Charlotte Mecklenburg Library Branch Develops Promotion Plan for Digital Resources & Measures Success Through Savannah

By: Susan Post

The customers at the Mint Hill branch of the Charlotte Mecklenburg Library wanted more digital content. That was one of the major takeaways for Branch Manager Mark Engelbrecht after a customer service survey performed through Savannah last summer.

There was one small catch. The Library already provided access to a plethora of digital services.

“What I took from that was there was a lack of awareness that we had these services,” Engelbrecht says. 

Customer insights available in Savannah further reiterated what Engelbrecht suspected. Of the approximately 26,000 active customers at the Mint Hill location, as few as seven cardholders a month associated with that location were accessing some of these digital services. Alone, those numbers might look as though the branch’s customers just weren’t interested in digital content. But by using Savannah’s capabilities to ask customers about the type of content they want to see, the Library gained new insights about their cardholders and how they should approach digital content.

Engelbrecht developed a plan to raise customer awareness about the Library’s already-available digital services by promoting them with a “boots on the ground” approach in-branch.

Using Savannah, he would be able to monitor the effectiveness of their approach, analyzing the number of customers accessing digital content before, during and after their promotions, and even several months later.

The Library chose three services, dedicating a month’s promotion to each. The Mint Hill branch started with what Engelbrecht calls the “easiest” service, as an entry point and gateway to more complex services.

The promotions started in November with music streaming service, Freegal. The Mint Hill staff were given talking points like, “Did you know you can download five free songs from the Library?” and collateral to pass out with instructions, leaving customers with something to take with them as a reminder. Staff also offered one-on-one sessions to walk customers through how to download songs.

December’s promotion was for Hoopla. The service had just pushed out a great deal of holiday content, which came with signage and other materials the Mint Hill branch could use to bolster their efforts. Every interaction and conversation with customers during the month included information on streaming Hoopla’s movies, music and more.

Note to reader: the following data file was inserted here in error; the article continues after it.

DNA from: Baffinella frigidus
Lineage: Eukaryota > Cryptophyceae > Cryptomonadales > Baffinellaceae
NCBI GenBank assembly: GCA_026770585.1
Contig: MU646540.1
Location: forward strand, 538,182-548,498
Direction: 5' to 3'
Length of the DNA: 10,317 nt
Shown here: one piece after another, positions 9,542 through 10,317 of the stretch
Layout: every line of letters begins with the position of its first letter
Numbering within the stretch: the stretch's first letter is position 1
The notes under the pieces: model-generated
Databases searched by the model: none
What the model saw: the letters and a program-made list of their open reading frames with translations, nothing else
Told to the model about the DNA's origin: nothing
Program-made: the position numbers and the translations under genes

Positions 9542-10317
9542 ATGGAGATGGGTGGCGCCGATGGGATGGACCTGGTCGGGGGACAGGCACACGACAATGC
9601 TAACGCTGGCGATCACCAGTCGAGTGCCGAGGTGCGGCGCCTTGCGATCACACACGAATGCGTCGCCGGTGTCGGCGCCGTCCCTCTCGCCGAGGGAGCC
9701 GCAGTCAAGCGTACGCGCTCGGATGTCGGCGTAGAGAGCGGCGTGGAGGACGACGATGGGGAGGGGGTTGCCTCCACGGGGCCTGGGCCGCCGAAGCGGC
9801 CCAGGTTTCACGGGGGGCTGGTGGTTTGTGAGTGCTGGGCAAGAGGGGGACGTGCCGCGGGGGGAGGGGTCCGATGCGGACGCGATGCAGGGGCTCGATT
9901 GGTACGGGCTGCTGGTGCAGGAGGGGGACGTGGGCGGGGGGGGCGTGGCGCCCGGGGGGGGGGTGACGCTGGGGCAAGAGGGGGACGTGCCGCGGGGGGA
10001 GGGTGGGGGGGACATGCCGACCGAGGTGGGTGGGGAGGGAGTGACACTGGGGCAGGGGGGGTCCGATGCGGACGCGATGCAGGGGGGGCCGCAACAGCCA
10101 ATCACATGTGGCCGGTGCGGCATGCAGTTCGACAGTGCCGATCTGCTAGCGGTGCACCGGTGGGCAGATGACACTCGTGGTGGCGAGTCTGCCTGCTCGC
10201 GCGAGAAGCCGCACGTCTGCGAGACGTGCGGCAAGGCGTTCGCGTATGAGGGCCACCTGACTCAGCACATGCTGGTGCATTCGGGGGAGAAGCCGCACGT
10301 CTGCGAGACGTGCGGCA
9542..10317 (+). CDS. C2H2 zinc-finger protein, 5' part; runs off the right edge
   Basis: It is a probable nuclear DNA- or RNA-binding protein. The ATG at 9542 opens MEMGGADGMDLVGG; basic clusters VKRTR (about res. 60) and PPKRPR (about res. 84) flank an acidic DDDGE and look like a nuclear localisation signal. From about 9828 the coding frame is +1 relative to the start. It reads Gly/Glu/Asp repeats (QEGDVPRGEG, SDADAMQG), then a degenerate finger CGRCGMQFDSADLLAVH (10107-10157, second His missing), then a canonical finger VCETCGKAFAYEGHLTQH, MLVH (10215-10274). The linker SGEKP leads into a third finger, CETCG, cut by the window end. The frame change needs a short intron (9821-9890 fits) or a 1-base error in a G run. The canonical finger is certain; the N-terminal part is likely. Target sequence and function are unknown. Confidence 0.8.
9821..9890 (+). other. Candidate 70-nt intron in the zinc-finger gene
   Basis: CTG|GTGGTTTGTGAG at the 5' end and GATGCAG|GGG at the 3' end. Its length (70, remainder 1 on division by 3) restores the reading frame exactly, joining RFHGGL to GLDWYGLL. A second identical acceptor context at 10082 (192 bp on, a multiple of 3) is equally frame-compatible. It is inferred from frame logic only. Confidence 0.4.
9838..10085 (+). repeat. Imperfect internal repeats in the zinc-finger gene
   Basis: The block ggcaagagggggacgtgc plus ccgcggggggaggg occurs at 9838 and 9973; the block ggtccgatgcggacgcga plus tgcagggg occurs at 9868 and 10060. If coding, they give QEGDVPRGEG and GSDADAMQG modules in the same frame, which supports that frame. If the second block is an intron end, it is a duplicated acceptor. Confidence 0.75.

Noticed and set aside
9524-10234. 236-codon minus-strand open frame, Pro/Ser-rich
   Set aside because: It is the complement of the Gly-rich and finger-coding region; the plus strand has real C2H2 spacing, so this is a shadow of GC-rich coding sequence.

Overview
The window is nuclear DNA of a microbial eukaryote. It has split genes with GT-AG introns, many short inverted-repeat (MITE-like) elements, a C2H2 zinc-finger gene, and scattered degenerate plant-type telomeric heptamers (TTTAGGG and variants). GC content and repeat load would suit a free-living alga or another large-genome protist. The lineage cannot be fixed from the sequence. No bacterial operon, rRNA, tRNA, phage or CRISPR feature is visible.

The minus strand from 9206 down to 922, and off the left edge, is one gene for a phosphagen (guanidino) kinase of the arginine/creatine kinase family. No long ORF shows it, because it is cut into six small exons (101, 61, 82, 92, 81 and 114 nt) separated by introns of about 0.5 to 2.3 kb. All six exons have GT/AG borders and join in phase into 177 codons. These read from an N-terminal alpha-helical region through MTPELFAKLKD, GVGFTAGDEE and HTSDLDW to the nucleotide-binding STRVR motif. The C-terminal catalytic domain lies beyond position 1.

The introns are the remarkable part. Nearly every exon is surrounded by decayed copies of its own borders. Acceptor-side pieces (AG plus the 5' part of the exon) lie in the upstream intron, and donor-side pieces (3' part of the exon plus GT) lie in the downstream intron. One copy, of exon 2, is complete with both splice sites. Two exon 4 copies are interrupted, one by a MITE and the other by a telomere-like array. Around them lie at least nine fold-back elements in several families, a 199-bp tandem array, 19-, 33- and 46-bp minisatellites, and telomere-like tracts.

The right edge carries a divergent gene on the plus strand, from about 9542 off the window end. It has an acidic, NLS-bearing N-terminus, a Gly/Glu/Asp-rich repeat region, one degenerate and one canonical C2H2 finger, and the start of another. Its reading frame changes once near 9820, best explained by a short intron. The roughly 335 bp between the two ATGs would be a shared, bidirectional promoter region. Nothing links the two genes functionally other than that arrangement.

Digital newsstand Zinio and its 5,500 plus available magazines was January’s focus.

Engelbrecht used Savannah’s filtering capabilities to narrow in on users active at the Mint Hill location and measure the number of cardholders accessing these services at the start and end of every month.

In September, just seven users that were active at his branch location were using Freegal. In October, that number was 11. After a month of promotion, the number of users rose to 114 in November.

“While it’s not breaking any records, it’s a significant increase,” Engelbrecht says.

However, another statistic further piqued his interest.

“We were not promoting Hoopla in October, however we had an increase in Hoopla from 18 customers to 157 customers,” Engelbrecht says.

When they actively promoted the service during December, Hoopla users rose to 200.

Before Mint Hill started presenting its customers with information on Zinio, virtually no cardholders were taking advantage of the service. Halfway through the month, Engelbrecht had already seen an exponential increase to 30 users.

Engelbrecht has a theory. Freegal acted as a gateway for Mint Hill’s customers to discover other digital content. He believes that promoting any one online resource in his branch encourages people to try not only that resource, but also others that are similar.

Instead of assuming that their efforts led to increased usage, the Library was able to align measures to targeted promotions in the Library with Savannah. They learned customers are responsive to in-library promotions, an insight they can leverage in the future.

The tracking also allowed Engelbrecht to see what happened when they stop promoting the services in-branch. While he saw a decrease in the use of digital products, he has already discovered an effective way to raise awareness that he can incorporate into continued marketing efforts.

Susan Post is a freelancer writer for OrangeBoy, Inc.